Thursday, July 10, 2014

The Biology of Genres

by Allison Pang

When I was (much) younger, it seemed to me that genres were a lot broader than they are now. You had your basic fantasy (the sword  & sorcery stuff), the sci-fi, the mysteries, the horror, the romance, the western...and that was more or less it. (Not counting contemporary, I suppose.) And I tended to linger in the sci-fi/fantasy reading material myself, for the most part - except for occasionally pilfering my mother's romances (the old-school bodice ripper, "his knee forced her thighs apart" sort of dubcon that was fairly prevalent at the time).

If you take a look at evolutionary niches in general, it can be pretty easy to see how species change over time to fit into a certain environment. Whether a species lives or dies can often be determined by their adaptability, especially during an abrupt change in habitat. (Your favorite plant died out? Too bad - better eat this other one and like it or you're gone too...)

Books are very much like that - except the reader audience and publisher expectation make up the
environment. As a literary species, books and the authors who write them have to change or risk being forgotten. (Just look at the poor western genre - so robust in the 70's and 80's...but now it's mostly tumbleweeds. Heck, even the straight pulp horror books I remember seeing on the shelves in the 80's are nearly extinct. I seem to recall there was a huge run on "killer animals" at one point - probably inspired by Jaws, but you name it, there was a book about crazy animals and how they killed people. Cujo and Swarm are the ones I remember most, but there are some great cover gems here. )

Anyway, I'm going off topic, but again, we don't really see a lot of those sorts of books anymore. (And probably for good reason?)

But you know what we do see a lot of? Vampires.

Vampires started out as creatures of horror - but over time, they've become seductive, sparkling beacons of misunderstood angst. In a sense, they evolved and a new genre niche was created - Urban Fantasy. (You could actually split UF into several sub-species as it were - particularly if you think old school UF like Emma Bull, vs the UF spawned by Buffy, who essentially became the progenitor of the mainstream smexy vampire that birthed a thousand undead babies.)

Vampires have slowed down now, but the niche certainly expanded to allow other supernatural beings in - werewolves, demons, angels, fae - pretty much anything can show up in a UF. Although there's always that fine line to straddle between writing something the reader wants/expects and being original. Publishers say they want original, but it often feels as though they just want more of whatever is selling, which is why writing trends tend to come and go in waves. Much like the hawks and doves concept - when a market is saturated by one thing, consumer interest often wanes, creating a gap for the next "big thing" and then there's a new wave of a certain idea - and success is very often being in the right place at the right time, or having a trunk book that fits the bill just as the wave is cresting.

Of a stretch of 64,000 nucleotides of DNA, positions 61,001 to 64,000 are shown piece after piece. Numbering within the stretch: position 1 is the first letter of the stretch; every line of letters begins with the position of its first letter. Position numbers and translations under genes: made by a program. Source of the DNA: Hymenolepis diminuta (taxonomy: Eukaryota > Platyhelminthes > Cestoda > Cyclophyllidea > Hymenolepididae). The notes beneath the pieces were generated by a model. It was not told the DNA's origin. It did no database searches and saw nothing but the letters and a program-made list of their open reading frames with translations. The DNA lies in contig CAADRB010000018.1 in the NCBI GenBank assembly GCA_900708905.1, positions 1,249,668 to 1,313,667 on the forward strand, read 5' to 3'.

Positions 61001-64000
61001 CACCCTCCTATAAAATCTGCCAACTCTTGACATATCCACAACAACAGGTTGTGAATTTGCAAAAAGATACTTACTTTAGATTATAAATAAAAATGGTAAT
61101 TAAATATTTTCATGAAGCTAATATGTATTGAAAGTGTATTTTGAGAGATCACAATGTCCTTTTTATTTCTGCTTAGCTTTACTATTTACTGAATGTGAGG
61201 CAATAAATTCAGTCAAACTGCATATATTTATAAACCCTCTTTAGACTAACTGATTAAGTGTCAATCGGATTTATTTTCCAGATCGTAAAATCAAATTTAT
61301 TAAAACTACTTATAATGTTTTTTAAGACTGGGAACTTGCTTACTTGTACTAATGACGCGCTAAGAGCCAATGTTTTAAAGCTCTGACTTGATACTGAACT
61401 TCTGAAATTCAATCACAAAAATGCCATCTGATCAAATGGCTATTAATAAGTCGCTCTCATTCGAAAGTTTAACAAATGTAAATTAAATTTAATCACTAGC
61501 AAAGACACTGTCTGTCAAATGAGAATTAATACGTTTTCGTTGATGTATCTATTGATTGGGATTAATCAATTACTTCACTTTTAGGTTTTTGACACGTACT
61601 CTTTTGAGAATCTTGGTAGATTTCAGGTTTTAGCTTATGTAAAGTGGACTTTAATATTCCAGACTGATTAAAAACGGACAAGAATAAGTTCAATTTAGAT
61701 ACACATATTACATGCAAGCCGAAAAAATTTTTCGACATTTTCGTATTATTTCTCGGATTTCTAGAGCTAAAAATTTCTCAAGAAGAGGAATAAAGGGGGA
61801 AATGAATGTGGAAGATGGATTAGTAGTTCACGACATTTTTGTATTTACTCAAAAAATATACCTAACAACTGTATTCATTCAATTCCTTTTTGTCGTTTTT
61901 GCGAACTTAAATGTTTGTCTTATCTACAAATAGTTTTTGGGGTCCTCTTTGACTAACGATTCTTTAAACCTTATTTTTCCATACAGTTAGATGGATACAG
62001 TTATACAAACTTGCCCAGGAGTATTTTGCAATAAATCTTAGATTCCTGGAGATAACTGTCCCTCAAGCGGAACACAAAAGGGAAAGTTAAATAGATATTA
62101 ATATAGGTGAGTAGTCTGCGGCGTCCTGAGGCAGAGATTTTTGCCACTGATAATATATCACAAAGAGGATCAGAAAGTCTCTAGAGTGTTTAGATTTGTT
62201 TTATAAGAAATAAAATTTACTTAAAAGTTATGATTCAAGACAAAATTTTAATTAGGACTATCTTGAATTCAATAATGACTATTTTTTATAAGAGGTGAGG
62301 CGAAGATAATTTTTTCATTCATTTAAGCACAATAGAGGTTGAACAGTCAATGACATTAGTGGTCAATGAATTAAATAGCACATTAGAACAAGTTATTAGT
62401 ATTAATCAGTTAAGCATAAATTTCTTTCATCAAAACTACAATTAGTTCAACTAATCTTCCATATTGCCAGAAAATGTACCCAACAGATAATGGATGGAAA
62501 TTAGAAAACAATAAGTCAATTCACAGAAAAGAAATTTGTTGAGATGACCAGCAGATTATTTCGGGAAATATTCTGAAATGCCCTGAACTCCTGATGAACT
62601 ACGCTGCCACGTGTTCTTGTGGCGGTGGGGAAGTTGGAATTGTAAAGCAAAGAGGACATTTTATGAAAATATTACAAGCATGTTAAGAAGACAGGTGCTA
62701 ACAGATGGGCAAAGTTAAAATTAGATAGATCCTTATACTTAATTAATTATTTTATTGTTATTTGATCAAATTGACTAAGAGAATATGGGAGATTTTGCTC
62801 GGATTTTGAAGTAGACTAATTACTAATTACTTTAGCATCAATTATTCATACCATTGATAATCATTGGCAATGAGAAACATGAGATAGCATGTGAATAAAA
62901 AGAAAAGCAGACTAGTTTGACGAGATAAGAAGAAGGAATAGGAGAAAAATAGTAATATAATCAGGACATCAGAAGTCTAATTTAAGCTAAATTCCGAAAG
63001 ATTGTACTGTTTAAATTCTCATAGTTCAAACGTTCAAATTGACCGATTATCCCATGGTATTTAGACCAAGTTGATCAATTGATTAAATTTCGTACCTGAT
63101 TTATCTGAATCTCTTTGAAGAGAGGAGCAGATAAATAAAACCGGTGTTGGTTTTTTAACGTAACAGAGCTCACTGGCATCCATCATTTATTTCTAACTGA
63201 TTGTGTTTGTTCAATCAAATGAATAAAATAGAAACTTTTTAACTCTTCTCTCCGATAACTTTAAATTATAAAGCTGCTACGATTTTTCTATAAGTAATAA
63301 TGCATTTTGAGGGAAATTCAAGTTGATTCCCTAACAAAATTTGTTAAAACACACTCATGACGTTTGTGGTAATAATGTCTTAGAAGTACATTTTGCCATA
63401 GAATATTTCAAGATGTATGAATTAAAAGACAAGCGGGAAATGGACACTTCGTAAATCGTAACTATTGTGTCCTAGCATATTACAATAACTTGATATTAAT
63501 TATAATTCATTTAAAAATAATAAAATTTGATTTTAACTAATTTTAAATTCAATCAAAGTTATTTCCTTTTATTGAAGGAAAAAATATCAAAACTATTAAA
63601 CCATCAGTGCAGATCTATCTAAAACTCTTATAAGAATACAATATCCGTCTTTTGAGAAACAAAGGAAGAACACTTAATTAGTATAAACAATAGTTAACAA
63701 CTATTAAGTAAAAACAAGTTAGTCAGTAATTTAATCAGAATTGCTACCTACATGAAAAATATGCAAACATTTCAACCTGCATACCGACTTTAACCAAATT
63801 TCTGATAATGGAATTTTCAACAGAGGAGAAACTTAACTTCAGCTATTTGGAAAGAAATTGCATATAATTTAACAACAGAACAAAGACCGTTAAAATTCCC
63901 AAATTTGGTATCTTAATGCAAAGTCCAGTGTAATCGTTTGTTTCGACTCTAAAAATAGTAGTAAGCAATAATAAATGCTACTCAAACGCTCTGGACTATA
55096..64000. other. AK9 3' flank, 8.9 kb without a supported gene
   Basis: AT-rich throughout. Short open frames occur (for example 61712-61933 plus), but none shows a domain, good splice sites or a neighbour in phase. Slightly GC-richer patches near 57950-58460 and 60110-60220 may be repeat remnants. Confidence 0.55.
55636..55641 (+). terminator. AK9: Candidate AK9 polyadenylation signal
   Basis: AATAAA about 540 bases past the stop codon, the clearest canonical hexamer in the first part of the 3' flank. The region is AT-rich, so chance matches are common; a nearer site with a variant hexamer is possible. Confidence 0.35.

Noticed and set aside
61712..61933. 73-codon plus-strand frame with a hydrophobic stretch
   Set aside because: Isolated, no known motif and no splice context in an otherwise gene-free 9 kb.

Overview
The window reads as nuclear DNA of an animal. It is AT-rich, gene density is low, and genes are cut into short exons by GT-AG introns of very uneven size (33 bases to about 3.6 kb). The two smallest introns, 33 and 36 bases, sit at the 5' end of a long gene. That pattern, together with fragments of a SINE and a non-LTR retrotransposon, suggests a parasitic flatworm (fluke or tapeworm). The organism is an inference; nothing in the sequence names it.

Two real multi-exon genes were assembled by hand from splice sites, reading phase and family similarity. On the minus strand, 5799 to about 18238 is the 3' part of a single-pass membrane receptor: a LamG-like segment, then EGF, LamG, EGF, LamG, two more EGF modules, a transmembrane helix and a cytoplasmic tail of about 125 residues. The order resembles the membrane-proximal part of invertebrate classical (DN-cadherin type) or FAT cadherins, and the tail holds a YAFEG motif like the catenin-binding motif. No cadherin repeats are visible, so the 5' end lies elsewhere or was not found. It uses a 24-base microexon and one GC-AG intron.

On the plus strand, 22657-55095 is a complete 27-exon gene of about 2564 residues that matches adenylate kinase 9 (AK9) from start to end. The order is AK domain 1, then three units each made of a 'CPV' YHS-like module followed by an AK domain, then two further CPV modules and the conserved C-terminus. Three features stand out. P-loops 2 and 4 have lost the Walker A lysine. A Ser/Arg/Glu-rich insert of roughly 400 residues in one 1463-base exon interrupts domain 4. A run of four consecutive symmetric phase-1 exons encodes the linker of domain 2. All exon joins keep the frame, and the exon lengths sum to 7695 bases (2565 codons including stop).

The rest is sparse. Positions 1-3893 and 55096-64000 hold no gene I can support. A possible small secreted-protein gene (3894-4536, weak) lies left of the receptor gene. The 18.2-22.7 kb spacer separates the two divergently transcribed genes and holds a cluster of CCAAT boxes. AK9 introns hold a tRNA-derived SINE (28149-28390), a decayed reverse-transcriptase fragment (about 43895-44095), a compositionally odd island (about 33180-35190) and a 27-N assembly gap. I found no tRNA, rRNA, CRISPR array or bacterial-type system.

At any rate, I'd say we're seeing far more diversity in book genres overall - a cross-pollination, if you will. (e.g. UF x Romance = Paranormal Romance or Romance x Mystery = Romantic Suspense)

This is a good thing - diversification allows authors to reach more readers. Readers who are only familiar with romance might become more interested in UF after reading a PNR, for example. (And anything that increases audience potential is great.)

Where it potentially becomes problematic is when a book straddles too many genres. (Like those pesky monotremes. Mammals who lay eggs. What the hell is that? By the same token, your steampunk-zombie-dystopian-ya fantasy might be a tad confusing to describe.)

But from a publisher perspective, if a book doesn't fit into a box they can easily sell, then there's a chance the book will be rejected. Doesn't mean it's not a good book - many such books have gone ahead to self-publish and done great, which...again - change in environment. Self-publishing allows for additional change and growth that wouldn't be able to happen otherwise.

The  best advice I can give, though, is not to genre-hop simply to chase a trend. (Unless you can pump books out obscenely quickly.) By the time the book hits the shelves, there's a good chance that genre may no longer be "hot".  In the end, write the book you WANT to read, whatever the genre - it's passion for the story that sells books, not necessarily the label on it.

No comments:

Post a Comment